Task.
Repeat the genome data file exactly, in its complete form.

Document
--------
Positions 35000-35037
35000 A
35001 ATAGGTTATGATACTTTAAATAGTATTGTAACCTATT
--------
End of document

Positions 35000-35037
35000 A
35001 ATAGGTTATGATACTTTAAATAGTATTGTAACCTATT